- Have lie-in.
- Drink tea and eat breakfast with Husband.
- Go for run together, chatting about this and that.
- Return home, stretch thoroughly and enjoy cup of coffee.
- Indulge in a pleasant-smelling warm bath.
- Enjoy leisurely brunch comprised of carefully chosen protein and carbs with Husband while reading weekend papers in companionable silence.
- Later than day, type up blog post while enjoying a glass of wine.
- Woken up at 5.30am by chuntering Baby (very cute, granted, but still…it’s 5.30am).
- Feed Baby, wind Baby, play with Baby, try to get Baby to sleep so you and Husband can eat breakfast together. Fail.
- Scoff a bit of toast while Husband entertains Baby. Swop over.
- Feed Baby.
- Hand Baby to Husband while you go for your run.
- Arrive home to slightly whingey Baby.
- Feed Baby whilst trying to avoid dripping sweat onto her face.
- Grab quick shower while Husband burps Baby.
- Take Baby so Husband can go for his run.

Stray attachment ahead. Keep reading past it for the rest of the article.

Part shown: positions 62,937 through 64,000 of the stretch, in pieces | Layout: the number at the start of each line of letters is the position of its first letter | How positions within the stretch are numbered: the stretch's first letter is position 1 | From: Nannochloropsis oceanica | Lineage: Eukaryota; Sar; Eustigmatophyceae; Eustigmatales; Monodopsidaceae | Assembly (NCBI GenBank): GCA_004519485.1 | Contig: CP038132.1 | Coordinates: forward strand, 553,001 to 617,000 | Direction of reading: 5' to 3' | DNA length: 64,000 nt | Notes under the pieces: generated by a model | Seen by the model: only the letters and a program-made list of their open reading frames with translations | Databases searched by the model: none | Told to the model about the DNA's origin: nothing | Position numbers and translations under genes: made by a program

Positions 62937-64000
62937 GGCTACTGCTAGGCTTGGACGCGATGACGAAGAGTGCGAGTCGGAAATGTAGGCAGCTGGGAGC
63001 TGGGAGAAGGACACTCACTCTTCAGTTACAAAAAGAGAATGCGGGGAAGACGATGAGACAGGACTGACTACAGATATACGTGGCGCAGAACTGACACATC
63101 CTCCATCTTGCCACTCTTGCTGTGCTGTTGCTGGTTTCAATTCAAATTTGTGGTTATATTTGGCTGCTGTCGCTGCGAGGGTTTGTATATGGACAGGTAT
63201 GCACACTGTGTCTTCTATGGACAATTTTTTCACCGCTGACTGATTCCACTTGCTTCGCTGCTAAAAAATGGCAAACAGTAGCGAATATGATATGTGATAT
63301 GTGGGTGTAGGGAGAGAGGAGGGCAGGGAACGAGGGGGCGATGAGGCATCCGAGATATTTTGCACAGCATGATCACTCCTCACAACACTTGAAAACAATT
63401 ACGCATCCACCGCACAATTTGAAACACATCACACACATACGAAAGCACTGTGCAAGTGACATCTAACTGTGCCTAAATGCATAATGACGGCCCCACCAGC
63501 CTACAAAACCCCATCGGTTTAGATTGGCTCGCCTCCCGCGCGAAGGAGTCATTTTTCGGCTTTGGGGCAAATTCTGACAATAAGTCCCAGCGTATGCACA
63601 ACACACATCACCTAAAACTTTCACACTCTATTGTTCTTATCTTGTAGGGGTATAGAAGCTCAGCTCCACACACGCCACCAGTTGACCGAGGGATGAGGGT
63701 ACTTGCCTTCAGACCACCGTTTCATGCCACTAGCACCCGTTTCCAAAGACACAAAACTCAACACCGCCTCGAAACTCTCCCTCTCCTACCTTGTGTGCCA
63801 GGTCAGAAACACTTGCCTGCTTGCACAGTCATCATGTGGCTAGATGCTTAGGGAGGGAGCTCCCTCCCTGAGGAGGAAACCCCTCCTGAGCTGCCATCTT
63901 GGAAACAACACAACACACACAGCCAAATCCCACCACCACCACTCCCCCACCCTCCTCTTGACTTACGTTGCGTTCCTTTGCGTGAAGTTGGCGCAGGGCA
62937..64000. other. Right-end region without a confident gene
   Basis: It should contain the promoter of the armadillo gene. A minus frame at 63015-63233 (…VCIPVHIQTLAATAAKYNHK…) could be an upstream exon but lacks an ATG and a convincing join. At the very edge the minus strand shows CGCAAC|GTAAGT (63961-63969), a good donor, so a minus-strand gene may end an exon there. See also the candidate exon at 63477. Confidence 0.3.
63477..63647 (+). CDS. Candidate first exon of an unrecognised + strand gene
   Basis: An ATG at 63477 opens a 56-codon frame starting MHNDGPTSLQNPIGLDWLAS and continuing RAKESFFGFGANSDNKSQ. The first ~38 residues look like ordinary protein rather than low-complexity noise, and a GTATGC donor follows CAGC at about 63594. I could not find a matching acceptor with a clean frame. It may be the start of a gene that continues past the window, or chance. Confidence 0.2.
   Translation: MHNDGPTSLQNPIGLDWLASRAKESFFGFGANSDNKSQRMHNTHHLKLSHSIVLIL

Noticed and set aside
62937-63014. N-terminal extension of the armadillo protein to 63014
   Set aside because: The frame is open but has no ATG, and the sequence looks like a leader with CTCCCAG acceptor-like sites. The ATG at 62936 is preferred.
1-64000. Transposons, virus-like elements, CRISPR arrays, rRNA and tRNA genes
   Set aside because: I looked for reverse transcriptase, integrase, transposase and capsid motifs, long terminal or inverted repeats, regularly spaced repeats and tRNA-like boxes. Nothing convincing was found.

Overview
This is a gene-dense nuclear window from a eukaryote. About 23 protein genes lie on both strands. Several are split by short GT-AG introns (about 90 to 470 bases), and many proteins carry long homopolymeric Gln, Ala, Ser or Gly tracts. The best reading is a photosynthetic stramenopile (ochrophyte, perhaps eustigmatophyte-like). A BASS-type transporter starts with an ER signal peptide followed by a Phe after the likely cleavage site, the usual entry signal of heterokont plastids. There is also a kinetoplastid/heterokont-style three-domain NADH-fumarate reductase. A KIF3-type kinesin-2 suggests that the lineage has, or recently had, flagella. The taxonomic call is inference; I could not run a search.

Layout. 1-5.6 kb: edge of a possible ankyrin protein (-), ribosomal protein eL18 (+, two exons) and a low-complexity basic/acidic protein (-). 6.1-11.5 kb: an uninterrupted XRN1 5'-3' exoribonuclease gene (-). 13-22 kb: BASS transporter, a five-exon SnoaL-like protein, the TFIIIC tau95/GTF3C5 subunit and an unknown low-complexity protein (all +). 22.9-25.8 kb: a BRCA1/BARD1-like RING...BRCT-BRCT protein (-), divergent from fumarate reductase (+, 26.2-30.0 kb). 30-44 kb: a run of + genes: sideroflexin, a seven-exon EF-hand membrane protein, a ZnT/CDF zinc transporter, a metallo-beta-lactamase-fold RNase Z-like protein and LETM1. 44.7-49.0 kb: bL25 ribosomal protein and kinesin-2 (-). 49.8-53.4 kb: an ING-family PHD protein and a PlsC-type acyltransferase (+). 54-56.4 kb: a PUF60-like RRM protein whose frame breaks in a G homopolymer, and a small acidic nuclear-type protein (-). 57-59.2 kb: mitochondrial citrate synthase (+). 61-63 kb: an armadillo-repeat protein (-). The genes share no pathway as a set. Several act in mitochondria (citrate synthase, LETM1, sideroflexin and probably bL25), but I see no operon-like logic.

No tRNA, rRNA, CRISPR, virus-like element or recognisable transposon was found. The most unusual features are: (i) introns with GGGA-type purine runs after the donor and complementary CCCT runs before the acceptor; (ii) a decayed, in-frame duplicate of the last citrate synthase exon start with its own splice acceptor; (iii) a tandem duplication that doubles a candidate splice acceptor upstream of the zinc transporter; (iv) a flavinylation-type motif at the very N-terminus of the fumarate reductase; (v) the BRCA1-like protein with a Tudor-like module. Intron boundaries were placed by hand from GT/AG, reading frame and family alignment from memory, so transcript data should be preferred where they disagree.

- Eat post-run snack comprising some out-of-date yoghurt, a handful of raspberries and five McVities Cheddars. Essentially whatever you can find and eat one-handed.
- Type blog post with two fingers while standing up rocking Baby and looking mournfully at yesterday’s as-yet-unread paper.
Filed under: pregnancy, running | Tags: exercise, post-pregnancy, pregnancy, running, running after having a baby
I managed two more little runs at the weekend – a 2.5-miler and a 3-miler, both very local to where we live so I could stagger home if it all got too much. It’s very early days, but I feel better with each run – both psychologically and physically.
So here are my top tips for getting back into running after having a baby. Bear in mind, I’m no elite athlete; I didn’t run marathons while I was pregnant. I ran (slowly) for as long as I could during my pregnancy; walked a lot; and put away a serious amount of cake.